Moen E-Mail for Revolution Showerhead Builds Database
"We felt it was a cost-effective way to get our message out to a number of consumers who would have interest in our product," said Ginny Long, director of public affairs at Moen, North Olmstead, OH.
The Flash-based viral effort featured a Chill Out Sweepstakes. The promotion included three $5,000 online shopping sprees through prepaid Visa cards and assisted by a personal shopper, product giveaways and a dancing penguin.
Created by interactive agency Optiem LLC, the e-mail sought to position the Revolution Massaging Showerhead as a fun product. The dancing penguin aided that cause.
"The penguin obviously represents a temperature feeling, because one of the attributes of the product itself is the actual spinning of the water, which creates warmer water as well as higher water pressure," said Clyde Miles, executive vice president of business development at Optiem, Cleveland.
"So, we're using the penguin to be kind of a fun animation that people would want to send to their friends to create a buzz around the product as well as create a viral effect," he said.
Costing $49.95 to $66 for different models, the showerhead is aimed at homeowners and renters looking to upgrade their bathrooms.
But the e-mails went beyond Moen's typical user base.
"The traditional market for Moen's products are homeowners, with women traditionally in the decision-making role, and this product is kind of mass-market, almost an impulse-type item," Miles said.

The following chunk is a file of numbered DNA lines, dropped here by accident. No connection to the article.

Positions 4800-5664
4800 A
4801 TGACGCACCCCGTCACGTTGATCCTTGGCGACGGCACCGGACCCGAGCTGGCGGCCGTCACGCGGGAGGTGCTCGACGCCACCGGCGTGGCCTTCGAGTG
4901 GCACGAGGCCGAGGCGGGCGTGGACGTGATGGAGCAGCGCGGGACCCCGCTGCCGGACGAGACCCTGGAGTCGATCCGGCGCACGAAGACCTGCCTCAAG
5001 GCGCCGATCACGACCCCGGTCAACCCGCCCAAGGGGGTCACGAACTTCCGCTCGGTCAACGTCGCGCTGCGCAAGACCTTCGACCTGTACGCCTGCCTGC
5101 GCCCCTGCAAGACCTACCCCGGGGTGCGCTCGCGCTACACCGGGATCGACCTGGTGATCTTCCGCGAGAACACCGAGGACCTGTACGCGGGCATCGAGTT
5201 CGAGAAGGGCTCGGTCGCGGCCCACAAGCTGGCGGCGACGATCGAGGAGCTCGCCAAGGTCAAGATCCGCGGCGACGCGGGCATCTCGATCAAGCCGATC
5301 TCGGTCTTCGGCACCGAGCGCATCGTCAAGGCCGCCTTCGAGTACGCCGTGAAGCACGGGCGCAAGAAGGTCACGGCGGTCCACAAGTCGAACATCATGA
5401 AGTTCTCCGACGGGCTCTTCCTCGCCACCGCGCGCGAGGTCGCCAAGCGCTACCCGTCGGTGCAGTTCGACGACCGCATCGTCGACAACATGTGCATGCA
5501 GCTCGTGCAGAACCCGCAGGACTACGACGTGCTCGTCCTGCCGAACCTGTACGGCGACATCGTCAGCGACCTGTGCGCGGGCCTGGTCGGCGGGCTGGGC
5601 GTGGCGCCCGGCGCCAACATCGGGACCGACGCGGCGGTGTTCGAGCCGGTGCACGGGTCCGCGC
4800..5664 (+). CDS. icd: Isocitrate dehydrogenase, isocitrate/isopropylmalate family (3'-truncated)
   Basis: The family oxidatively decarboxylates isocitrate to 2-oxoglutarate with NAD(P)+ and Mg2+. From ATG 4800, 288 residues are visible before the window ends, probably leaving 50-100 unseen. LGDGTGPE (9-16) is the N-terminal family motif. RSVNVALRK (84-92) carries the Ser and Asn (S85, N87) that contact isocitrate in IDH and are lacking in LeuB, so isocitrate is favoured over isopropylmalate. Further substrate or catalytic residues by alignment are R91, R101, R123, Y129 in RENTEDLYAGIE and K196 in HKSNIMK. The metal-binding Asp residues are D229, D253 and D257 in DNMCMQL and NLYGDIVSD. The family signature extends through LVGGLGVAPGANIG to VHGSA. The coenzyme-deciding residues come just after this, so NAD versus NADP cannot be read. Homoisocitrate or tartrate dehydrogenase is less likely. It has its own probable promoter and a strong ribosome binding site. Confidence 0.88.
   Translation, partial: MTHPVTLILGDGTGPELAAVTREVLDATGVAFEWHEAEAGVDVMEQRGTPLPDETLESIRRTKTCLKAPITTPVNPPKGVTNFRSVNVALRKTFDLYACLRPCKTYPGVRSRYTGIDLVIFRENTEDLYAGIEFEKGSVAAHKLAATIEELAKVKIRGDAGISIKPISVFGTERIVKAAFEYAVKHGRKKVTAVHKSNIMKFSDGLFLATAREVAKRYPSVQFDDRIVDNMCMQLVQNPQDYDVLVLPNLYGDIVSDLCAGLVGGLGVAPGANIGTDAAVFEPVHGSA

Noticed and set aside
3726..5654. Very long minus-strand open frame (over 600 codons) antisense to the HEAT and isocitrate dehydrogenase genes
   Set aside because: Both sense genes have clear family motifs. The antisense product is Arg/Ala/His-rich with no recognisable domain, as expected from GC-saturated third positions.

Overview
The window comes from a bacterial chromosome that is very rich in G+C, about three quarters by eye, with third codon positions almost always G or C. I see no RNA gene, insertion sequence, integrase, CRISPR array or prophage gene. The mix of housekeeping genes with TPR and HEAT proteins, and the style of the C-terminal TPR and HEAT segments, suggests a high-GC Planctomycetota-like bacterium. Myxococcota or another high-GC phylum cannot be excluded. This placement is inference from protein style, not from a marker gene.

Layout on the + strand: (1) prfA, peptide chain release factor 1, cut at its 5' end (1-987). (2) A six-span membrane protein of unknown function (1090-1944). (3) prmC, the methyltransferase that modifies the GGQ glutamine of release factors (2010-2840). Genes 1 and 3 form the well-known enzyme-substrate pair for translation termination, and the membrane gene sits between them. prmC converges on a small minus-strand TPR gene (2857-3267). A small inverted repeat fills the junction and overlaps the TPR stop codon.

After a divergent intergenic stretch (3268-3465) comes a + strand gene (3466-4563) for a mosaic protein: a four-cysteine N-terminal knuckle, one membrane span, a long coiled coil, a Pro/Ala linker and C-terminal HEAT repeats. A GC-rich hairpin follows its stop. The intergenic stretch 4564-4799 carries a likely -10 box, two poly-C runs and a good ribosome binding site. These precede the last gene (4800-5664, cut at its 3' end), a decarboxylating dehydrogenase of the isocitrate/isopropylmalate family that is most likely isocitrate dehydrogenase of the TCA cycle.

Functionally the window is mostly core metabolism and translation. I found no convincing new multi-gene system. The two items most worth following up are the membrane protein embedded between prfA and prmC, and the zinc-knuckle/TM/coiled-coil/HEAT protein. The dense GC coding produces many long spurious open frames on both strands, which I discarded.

In addition to e-mailing 16,000 Moen.com registrants, the agency sent e-mails to 40,000 warranty registrants on the Moen database and 164,000 prospects whose names were rented from outside lists.
Inhouse lists were e-mailed Nov. 13, 15 and 16. Purchased lists were e-mailed Nov. 16, 19 and 20. A drop to warranty registrants went Nov. 20.
Proper profiling of prospects was key.
"We also did it based on geography, because of the unique kind of retail distribution of the product," Miles said. "We were looking for areas where we had shoppers to Target, Lowe's and Bed Bath and Beyond, which were the three mass-market retailers where the product is available."
And since the e-mail did not aim for e-commerce, its role was limited to branding, database-building and lead generation. Of course, this makes it even harder to measure whether the e-mail directly led to a lift in sales.
"That's a hard thing for us to measure," Long said. "The reason is that we don't sell most of our products online, so were hoping that the impression that people got from these e-mails would drive them to a Lowe's or a Target and purchase the product. So, we can't directly correlate the e-mail to sales."
Still, the e-mail garnered 33,000 click-throughs either to view the Flash piece or see the product itself online.
More important, it helped add names to the Moen.com database for less than $3.61 per registration, or less than one-tenth the cost using traditional direct marketing methods, Miles said.
In a way, Moen's experience with this push for the showerhead has reaffirmed its faith in e-mail marketing. The Fortune Brands-owned company has dabbled with e-mail since early last year.
"We're looking to do other similar types of programs in 2002," Long said. "We have a pretty robust plan - consumer promotions as well as to trade, that is, professional or channel partners."